The American Society of Plant Biologists twelve Principles of Plant
Biology are very worthwhile but I think twelve is too few. Here's a
draft of what I would add for a second twelve. Any other suggestions?
13. Plants are the dominant land organisms on a mass basis. "The mass
of vegetation on the Earth very far exceeds that of animal organisms;
for what is the volume of all the large living Ceteacea and Pachydermata
when compared with the thickly-crowded colossal trunks of trees, of from
eight to twelve feet in diameter, which fill the vast forests covering
the tropical region of South America ?"
Alexander von Humboldt 1858
14. Plants often clone themselves, both vegetatively and by
self-pollination followed by self-fertilization to produce seeds. For
example, the pea cultivars Gregor Mendel started with were basically
15. Plants adapt to diverse environments partly because they have
tremendous phenotypic plasticity. For example, an old tree on nutrient
poor soil or in a harsh environment may be 5% or less the height of a
tree of the same species and age in a better environment.
16. Plants have tremendous diversity in habit (trees, shrubs, herbs,
bulbs, vines, epiphytes, aquatics, succulents, etc.).
17. Some plants have incredible longevity. For example, bristlecone
pines can approach 5,000 years old, a King's holly shrub is about 43,000
years old and the 'Pando' quaking aspen clone may be over a million
18. Not all plants are photosynthetic. Over 300 species are parasitic
and therefore heterotrophic, including important weeds such as dodder
and broomrape, and the world's largest flower Rafflesia.
19. Plants have coevolved with many organisms, including mycorrhizal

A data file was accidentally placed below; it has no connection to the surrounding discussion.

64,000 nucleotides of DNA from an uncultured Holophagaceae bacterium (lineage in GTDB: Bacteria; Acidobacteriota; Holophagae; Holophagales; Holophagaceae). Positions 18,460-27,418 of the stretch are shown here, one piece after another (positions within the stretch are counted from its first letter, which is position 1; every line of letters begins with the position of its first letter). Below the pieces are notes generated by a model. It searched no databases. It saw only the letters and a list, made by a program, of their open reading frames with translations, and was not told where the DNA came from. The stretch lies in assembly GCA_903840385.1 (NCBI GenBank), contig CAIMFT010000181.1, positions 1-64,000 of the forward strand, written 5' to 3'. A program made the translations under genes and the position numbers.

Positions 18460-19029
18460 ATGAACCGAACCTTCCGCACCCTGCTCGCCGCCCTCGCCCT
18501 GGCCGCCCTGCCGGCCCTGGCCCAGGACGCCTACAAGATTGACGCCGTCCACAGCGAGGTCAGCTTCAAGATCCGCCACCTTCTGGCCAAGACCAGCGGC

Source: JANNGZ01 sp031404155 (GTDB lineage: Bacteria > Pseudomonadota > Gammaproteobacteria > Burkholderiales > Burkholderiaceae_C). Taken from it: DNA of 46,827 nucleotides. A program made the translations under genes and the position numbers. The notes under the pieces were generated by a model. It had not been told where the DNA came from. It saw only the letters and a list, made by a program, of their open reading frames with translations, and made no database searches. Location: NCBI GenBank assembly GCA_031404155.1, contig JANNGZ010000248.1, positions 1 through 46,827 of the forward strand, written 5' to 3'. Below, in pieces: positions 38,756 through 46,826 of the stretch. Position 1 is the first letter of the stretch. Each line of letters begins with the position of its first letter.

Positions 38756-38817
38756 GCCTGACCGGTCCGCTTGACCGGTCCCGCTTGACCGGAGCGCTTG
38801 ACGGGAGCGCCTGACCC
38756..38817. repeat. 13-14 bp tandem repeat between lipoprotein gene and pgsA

fungi, nitrogen-fixing bacteria, ant protectors, animal pollinators
animal seed dispersers and most recently humans.
20. Plants have many important roles in society including as symbols,
memorials, toys, gifts, decorations, tourist attractions, state trees,
state flowers and in art, architecture, humor, literature, poetry and
religion. Plants also often appear on coins, currency, stamps and flags.
21. Plants have played an important role in human history such as the
economic collapse in early 1600's Holland due to speculation in tulip
bulbs and Columbus's search for spices that resulted in the discovery of
22. People have severely damaged natural plant populations by
introducing thousands of foreign plants, animals and microbes that have
decimated native plant populations. For example, the American chestnut
was virtually wiped out by an introduced fungus.
23. Without plants, our outdoor environments would be barren and harsh.
Landscape plants enhance our environmental quality by providing shade
and beauty, moderating temperatures, screening unsightly views,
preventing erosion and reducing windspeed.
24. Plants have long been neglected and discriminated against in biology
teaching, which has caused an epidemic of plant illiteracy and numerous
widespread plant misconceptions.
David R. Hershey
dh321 at excite.com
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